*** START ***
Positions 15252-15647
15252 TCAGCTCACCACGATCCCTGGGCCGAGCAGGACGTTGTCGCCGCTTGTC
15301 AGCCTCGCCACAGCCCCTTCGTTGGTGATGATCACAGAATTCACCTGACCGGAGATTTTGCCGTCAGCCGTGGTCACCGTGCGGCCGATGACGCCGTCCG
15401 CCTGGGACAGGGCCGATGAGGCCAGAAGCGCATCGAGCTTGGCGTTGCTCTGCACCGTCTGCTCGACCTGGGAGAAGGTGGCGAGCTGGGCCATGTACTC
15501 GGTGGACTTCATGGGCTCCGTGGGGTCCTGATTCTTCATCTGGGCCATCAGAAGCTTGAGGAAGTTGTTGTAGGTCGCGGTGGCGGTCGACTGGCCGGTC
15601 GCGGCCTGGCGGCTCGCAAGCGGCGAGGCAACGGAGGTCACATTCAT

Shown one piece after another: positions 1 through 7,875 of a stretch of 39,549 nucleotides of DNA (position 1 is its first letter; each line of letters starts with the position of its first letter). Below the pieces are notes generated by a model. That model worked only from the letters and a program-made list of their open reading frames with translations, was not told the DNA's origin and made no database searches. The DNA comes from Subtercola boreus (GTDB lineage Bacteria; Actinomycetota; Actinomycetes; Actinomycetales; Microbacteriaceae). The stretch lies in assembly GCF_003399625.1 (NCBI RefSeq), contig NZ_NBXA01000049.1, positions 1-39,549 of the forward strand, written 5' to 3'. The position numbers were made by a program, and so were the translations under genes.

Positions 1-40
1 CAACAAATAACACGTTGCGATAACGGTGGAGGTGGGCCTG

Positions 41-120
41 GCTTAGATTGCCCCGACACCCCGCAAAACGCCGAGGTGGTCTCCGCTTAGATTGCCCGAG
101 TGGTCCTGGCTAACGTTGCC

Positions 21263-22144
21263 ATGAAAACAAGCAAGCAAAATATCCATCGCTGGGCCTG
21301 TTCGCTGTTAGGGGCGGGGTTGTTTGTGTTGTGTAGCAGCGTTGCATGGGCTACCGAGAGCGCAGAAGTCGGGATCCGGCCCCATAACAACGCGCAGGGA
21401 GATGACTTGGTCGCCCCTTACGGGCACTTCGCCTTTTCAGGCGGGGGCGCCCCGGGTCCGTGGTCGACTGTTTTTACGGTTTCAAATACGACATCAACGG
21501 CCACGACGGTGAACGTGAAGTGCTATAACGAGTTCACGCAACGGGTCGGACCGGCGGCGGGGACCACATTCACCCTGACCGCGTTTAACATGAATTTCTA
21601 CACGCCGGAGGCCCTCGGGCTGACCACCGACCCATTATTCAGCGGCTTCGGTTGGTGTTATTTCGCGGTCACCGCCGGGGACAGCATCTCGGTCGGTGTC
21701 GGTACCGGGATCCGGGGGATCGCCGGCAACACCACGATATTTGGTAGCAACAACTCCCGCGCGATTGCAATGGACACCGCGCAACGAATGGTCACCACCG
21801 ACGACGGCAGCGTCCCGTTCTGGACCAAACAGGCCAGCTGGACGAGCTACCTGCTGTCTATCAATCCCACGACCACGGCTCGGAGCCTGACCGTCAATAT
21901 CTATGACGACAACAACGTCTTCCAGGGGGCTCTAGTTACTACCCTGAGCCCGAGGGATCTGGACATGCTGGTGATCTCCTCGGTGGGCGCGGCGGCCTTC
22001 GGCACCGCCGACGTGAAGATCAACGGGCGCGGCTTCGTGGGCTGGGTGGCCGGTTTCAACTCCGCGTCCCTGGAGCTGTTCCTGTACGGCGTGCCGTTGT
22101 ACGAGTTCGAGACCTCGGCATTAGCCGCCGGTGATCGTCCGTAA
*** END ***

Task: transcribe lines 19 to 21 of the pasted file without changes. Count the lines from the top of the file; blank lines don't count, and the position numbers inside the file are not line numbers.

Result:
21701 GGTACCGGGATCCGGGGGATCGCCGGCAACACCACGATATTTGGTAGCAACAACTCCCGCGCGATTGCAATGGACACCGCGCAACGAATGGTCACCACCG
21801 ACGACGGCAGCGTCCCGTTCTGGACCAAACAGGCCAGCTGGACGAGCTACCTGCTGTCTATCAATCCCACGACCACGGCTCGGAGCCTGACCGTCAATAT
21901 CTATGACGACAACAACGTCTTCCAGGGGGCTCTAGTTACTACCCTGAGCCCGAGGGATCTGGACATGCTGGTGATCTCCTCGGTGGGCGCGGCGGCCTTC